Monday, October 17, 2016

Training our Wisteria: DIY PVC Pipe Garden Arbor

Right around this time last year, we'd returned back home from our Italian vacation on the grounds of an olive grove and unreal stone farmhouse in the hills of Umbria we'd found on AirBNB. Filled with leisurely sips of local wines and cooking dinners over open fire with simple ingredients — it was an incredible trip and one we think back on often as one for the lifebook. Oh, to return.

We'd sit perched up on the above stone landing overlooking the olive grove each evening under a pergola encased in winding, whimsical wisteria (say that one 3 time fast). The garden made such an impression on us that not 2 months later, you may remember that we'd ordered a wisteria plant starter from Etsy and set out to try our hands at growing a smaller, contained version in our own space (catch up on that full post here).

We had high hopes that the vine would take to its new home here in Virginia, surviving the winter months. In fact, Mary closed that original post with how we'd love to imagine enough eventual growth to train into a canopy over the back fence door.

Over the winter, the plant ended up losing its leaves and even sustained vine breakage in what we can only describe as "misunderstanding" with Basil, so we really weren't sure what to expect when spring came back around. Well, spring has passed and now already at the start to autumn (nearly a year since planting) — we're pleased to report that our wisteria has taken off, showing considerable growth and vining upwards, way above the fence! It's exactly as we'd hoped for:

With trainable vine growth now a reality, we scoured our local garden centers and online go-to sources for an above the fence arbor-like structure. We love the look of wrought iron trellises and above-door arbors, however we don't have a huge amount of backyard space and these structures can tend to be pricey.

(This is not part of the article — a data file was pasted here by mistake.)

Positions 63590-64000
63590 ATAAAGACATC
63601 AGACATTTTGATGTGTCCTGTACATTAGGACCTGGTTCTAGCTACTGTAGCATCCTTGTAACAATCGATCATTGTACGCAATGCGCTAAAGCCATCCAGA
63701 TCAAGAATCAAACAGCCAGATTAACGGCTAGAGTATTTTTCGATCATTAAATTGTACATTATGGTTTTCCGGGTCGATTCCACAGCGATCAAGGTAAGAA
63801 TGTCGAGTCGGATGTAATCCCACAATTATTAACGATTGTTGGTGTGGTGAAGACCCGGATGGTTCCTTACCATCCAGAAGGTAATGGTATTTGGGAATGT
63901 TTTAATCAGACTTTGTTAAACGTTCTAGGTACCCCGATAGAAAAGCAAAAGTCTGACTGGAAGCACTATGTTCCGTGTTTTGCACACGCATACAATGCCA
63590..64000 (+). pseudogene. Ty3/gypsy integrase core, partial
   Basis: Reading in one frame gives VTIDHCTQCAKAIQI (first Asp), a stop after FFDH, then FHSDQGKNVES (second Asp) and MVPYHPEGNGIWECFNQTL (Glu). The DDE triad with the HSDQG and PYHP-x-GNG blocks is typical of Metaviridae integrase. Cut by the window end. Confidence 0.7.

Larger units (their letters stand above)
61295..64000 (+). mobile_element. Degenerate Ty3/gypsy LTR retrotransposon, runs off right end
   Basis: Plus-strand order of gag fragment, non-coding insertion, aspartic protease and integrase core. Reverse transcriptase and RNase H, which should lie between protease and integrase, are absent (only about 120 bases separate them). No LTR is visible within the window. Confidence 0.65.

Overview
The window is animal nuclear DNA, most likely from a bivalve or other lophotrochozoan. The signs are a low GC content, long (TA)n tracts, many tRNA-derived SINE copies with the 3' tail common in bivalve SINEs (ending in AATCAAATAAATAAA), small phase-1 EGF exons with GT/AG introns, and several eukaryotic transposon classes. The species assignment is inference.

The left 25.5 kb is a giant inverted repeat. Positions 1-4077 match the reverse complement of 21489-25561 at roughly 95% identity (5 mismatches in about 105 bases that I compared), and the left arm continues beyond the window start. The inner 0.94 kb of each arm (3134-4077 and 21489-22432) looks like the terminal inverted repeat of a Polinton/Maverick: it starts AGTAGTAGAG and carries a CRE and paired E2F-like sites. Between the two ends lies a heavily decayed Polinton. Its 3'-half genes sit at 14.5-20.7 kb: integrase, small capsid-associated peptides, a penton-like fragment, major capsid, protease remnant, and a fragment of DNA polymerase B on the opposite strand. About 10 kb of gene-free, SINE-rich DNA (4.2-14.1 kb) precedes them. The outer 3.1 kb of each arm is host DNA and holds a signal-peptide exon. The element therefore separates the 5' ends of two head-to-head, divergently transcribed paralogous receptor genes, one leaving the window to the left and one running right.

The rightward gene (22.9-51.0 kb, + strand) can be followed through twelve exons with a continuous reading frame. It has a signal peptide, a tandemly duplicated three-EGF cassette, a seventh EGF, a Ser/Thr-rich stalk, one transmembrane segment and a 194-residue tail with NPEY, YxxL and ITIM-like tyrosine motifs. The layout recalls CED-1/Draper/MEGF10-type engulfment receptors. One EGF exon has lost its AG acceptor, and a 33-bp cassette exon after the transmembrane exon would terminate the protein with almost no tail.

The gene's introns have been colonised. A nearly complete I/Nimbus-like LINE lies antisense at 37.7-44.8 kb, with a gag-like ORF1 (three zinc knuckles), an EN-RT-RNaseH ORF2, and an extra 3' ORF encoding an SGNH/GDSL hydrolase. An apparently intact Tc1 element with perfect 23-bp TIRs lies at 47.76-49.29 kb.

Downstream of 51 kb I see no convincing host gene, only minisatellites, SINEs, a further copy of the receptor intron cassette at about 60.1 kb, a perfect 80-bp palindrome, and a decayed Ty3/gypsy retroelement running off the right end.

Realizing that all we really needed was a simple semi-circle above the fence to train the vine around in order to let the abundance of leaves take center stage, we decided to get creative and construct the look of a curved lacquered metal structure for a fraction of the price. The piece turned out completely custom and is already giving us more of that "secret garden" vibe we like so much.

The big secret? We used PVC pipe which is not only extremely budget-friendly but flexible enough to achieve the curved look we were going for in an above the fence arch. For a more industrial or squared-off look, metal piping could work just as well. I've detailed out the materials and entire step-by-step process we took below in the event it's something that may translate in your own space.

(All PVC 1/2 inch round)
  • PVC pipe
  • 2 x 45 Degree PVC elbows
  • 2 PVC coupling fittings
  • 2 PVC adaptor fittings
  • 2  Floor flange
  • 8 Screws, 1-inch #10
  • Power drill
  • Pipe cutter or hack saw*
  • Spray paint, high gloss black
*Tip: If you've measured in advance, you can have the store cut PVC to size for you!

I started by securing the metal floor flanges into each top fence post that frame the door then screwed a PVC adapter fitting into each. These act as the base that hold the PVC arbor in place.

Next, I cut the length of PVC pipe into 3 separate pieces based on the ideal height and width we were going for to provide coverage above the door. I eyeballed the measurements since our door posts aren't exactly even heights on either side, however for reference, we ended up with 2 roughly 22 inch pipes and a single 24 inch pipe to suspend between the two.

Just before assembling the PVC components in place, Mary spray painted everything in a shiny black color to mimic the lacquered finish of the black metal hardware already on our back garden door.

Once dry, putting the pieces together was straightforward:
  • Fitting each length of the side arch pipe into the adapters
  • Securing a 45 degree PVC elbow at the top of each side pipe, facing toward eachother
  • Suspending the final center piece of PVC pipe between the two in a curved arch
I have to admit, we were both surprised at how simple it was to put together. From there, we wrapped the bushy vine growth up and around the base of the arbor to begin training the growth.

We're excited to see what the winter and next spring bring. While it's likely too soon for the plant to bloom (we hear it can take between 7-15 years), we will be eager to watch it progress again come this time next year. Little by little, our little back patio space is gaining some personality.

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